Slave Play

“One of the best and most provocative new works to show up on Broadway in years.” - The New York Times "Wisdom and timeliness ripple through Slave Play. This play is lit." - The Undefeated "The single most daring thing I’ve seen in a theater in a long time." - The New York Times

Stunning audiences with a sold-out run at New York Theatre Workshop and later receiving a record-breaking 12 Tony Award nominations, SLAVE PLAY was “one of the best and most provocative new works to show up on Broadway in years.” Written by Jeremy O. Harris and directed by Tony Award nominee and Obie Award winner Robert O’Hara, this production continues to ignite critical cultural conversations.

At the MacGregor Plantation, nothing is as it seems, and yet everything is as it seems. It’s an antebellum fever-dream as three interracial couples converge to rip open history at the intersection of race, love, sex, and sexuality in 21st-century America. This production “reimagines the possibilities of what theater can give us” (The New York Times).

Photo Credit: Emilio Madrid


Ato Blankson-Wood


Paul Alexander Nolan


Irene Sofia Lucio


Joaquina Kalukango


James Cusati-Moyer


Chalia La Tour


Sullivan Jones


Annie McNamara


Robert O’Hara


Jeremy O. Harris


The Seaview Perspective

Being surrounded by brilliant people is everyday business for a producer. Once in a while, we meet an artist who changes the trajectory of our work. For us, a chance encounter with Jeremy O. Harris put us all on a path to redefine the purpose of a Broadway production and reshape an entire industry.

While different in many ways, we all shared a deep commitment to Jeremy’s transgressive and urgent new play, SLAVE PLAY. We partnered with Jeremy, visionary director Robert O’Hara, The O’Neill in Connecticut, and the ever vital New York Theatre Workshop in the East Village to birth the production.

Jeremy’s star exploded in real-time as audiences packed into NYTW, clamoring for a ticket to see one of the most talked-about shows in recent memory, a play that had entered into the pantheon of provocateur 21st Century work. But we believed there was more to be done.

SLAVE PLAY deserved to be canonized and take its rightful place amongst the ten blocks of Broadway. Traditional theaters had discarded work like Jeremy’s: a play that challenged, provoked, shamed, educated, enlightened, and purposely made audiences uncomfortable. A production that was inherently “not commercial.” And, most importantly, work that put the physiological trauma of Black bodies center stage. 

On Broadway, our strategy had to be radical. Ours is an industry that often feels exclusive. To challenge this construct, we invited a new generation of theatergoers to experience SLAVE PLAY through initiatives like Black Out and offered 10,000 tickets for only $39, efforts that lead to a record-breaking percentage of tickets sold to first-time Broadway attendees. We then pioneered a ticket accessibility program, Broadway Plus One with our partners including Broadway For All, allowing purchasers to gift a ticket to someone who might not have been able to afford to experience the play.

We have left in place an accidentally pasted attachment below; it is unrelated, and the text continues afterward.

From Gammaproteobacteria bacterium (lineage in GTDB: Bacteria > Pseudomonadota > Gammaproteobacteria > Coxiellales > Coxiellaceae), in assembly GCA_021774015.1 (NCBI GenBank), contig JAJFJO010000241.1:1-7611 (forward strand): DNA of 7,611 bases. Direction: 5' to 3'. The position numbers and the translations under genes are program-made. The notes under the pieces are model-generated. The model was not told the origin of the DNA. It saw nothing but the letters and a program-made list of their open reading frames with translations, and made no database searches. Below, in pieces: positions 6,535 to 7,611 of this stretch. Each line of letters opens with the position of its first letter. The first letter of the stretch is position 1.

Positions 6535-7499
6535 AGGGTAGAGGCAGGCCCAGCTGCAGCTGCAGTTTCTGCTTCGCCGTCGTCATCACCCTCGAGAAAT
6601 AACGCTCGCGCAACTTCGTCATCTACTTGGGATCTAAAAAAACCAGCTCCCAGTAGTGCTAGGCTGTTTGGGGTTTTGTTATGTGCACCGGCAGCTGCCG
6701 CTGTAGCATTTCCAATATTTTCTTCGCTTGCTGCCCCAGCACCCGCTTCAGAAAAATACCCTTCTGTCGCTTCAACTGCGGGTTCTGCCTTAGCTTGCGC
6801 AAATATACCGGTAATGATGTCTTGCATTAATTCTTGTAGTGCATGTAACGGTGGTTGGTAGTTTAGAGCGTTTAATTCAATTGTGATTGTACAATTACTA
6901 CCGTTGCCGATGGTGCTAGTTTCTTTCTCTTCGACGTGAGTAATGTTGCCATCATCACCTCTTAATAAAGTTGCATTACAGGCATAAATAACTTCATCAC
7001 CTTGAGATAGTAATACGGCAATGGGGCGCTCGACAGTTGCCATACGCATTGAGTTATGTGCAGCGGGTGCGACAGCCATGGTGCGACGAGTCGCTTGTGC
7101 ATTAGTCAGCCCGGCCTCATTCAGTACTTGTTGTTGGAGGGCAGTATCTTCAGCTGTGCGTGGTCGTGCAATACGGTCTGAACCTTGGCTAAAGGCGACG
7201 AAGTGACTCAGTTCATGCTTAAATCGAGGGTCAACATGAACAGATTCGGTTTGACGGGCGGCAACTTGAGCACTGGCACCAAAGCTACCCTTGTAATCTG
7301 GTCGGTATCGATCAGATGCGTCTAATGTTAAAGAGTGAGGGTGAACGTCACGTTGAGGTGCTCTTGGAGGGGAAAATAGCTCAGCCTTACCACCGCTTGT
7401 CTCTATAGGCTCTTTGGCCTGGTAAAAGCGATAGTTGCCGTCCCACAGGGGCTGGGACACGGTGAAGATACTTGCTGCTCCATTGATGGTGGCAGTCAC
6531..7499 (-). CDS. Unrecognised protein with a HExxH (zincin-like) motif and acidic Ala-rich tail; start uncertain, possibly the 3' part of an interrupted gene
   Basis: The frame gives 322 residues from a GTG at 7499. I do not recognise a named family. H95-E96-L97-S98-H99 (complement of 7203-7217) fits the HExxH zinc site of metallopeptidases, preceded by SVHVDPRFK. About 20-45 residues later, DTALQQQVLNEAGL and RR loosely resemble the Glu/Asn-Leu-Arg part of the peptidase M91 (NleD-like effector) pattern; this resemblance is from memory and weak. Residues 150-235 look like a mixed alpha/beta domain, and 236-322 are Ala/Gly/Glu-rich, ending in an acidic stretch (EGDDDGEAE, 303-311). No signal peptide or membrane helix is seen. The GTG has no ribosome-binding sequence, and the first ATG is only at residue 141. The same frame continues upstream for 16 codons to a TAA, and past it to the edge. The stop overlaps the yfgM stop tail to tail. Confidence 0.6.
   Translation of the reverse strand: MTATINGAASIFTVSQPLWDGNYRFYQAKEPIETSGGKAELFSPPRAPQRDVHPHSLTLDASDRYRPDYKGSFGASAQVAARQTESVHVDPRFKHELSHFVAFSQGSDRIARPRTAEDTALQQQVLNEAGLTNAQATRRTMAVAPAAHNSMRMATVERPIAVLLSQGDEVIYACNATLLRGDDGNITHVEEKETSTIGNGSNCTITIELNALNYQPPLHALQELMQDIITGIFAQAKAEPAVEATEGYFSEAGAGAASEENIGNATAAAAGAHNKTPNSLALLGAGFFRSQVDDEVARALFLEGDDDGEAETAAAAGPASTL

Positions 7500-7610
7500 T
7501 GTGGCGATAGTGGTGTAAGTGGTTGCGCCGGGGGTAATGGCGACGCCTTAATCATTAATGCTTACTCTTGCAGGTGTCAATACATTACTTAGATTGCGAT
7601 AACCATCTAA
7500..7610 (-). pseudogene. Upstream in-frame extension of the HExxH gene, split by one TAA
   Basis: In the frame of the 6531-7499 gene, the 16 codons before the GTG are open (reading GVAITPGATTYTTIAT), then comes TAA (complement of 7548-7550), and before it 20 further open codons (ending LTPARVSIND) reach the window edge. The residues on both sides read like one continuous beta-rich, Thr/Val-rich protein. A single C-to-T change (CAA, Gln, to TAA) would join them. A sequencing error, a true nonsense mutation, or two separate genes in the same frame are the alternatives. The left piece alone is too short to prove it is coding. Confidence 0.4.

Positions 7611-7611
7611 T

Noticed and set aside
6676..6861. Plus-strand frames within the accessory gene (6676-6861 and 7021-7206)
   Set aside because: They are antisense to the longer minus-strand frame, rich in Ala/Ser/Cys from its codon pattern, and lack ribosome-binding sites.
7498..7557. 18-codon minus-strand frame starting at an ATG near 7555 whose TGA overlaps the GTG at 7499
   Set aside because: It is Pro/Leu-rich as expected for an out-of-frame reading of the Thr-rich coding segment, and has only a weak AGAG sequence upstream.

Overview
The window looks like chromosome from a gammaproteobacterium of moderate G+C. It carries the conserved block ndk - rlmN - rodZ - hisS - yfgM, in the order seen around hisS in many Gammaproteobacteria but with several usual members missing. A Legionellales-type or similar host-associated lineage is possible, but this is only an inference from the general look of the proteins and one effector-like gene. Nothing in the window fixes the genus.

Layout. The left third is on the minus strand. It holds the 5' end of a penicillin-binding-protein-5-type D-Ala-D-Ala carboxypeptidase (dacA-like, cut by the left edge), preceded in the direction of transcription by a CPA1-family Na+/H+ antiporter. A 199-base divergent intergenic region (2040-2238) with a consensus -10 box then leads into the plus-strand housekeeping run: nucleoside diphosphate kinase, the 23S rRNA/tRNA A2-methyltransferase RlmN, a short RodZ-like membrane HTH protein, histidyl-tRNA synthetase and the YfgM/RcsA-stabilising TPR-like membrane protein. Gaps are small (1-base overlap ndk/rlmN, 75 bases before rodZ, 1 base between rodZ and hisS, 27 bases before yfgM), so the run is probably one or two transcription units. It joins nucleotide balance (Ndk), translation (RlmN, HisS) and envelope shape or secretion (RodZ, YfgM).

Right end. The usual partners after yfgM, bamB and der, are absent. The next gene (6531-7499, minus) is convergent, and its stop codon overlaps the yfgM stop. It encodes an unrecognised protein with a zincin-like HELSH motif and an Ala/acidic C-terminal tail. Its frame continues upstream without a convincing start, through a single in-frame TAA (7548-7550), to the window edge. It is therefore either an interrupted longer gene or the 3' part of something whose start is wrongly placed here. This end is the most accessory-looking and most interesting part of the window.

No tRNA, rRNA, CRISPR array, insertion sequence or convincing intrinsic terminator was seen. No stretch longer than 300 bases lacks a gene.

Our inclusion efforts extended beyond the four walls of the theater, as we took over Times Square with a dance party and ticket giveaway at Kehinde Wiley’s Rumors of War statue. We hosted free weekly discussions on race, sex, and intersectionality throughout the city. We invested meaningful advertising dollars in Black-owned media companies and refocused our advertising and press campaigns around the words and voices of Black journalists and reviewers.  

We built an authentic community around SLAVE PLAY with Jeremy. We believed in him, and he believed in us.

Stories and artists change the world. They always have, and they always will. Producers have a responsibility to be both stewards of those stories and fierce advocates of those artists. It’s a responsibility we take seriously, and we approach every day with a determination to push a little farther, think a little bigger, and not rest until our work is done.

The Activations

Black Out

BLACK OUT is a concept that was conceived & birthed by playwright Jeremy O. Harris with the intention of creating an environment through which a Black audience could experience and discuss SLAVE PLAY free from the white gaze. As a result, on Sept. 18th, 2019, for the first time in history, all 804 seats of Broadway’s Golden Theatre were occupied by black identifying audience members in celebration of SLAVE PLAY & in recognition of Broadway’s rich, diverse, and fraught history of black work.


Golden Collection

In May 2019, Jeremy O. Harris’s beloved grandfather, Golden Harris, passed away. Two weeks later, SLAVE PLAY was assigned the Golden Theatre as the site of its historic Broadway run.

Now, SLAVE PLAY introduces The Golden Collection, composed of SLAVE PLAY & fourteen other plays by prominent Black playwrights. The Golden Collection will be donated to public libraries and community centers in all 50 states, D.C. & PR.


Black Work Broadway

Birthed from Jeremy O. Harris’s curiosity and frustration, Black Work Broadway is a site-in-progress that acts as an exhaustive record of the performed scripts written and conceived by Black Artists that have been presented at the highest level of commercial theatre in the English-speaking world. The repository represents works ranging from the inception of the ‘Broadway Theater,’ dating back as far as the late 19th century to the present.


Meet the Creator

JEREMY O. HARRIS is the playwright and creator of the hit Broadway play Slave Play (Golden Theatre – Broadway, New York Theatre Workshop, NYT Critics Pick, Winner of the 2018 Kennedy Center Rosa Parks Playwriting Award, the Lorraine Hansberry Playwriting Award, and The Lotos Foundation Prize in the Arts and Sciences).

Jeremy co-wrote A24’s upcoming film ZOLA with director Janicza Bravo which premiered at Sundance in 2020.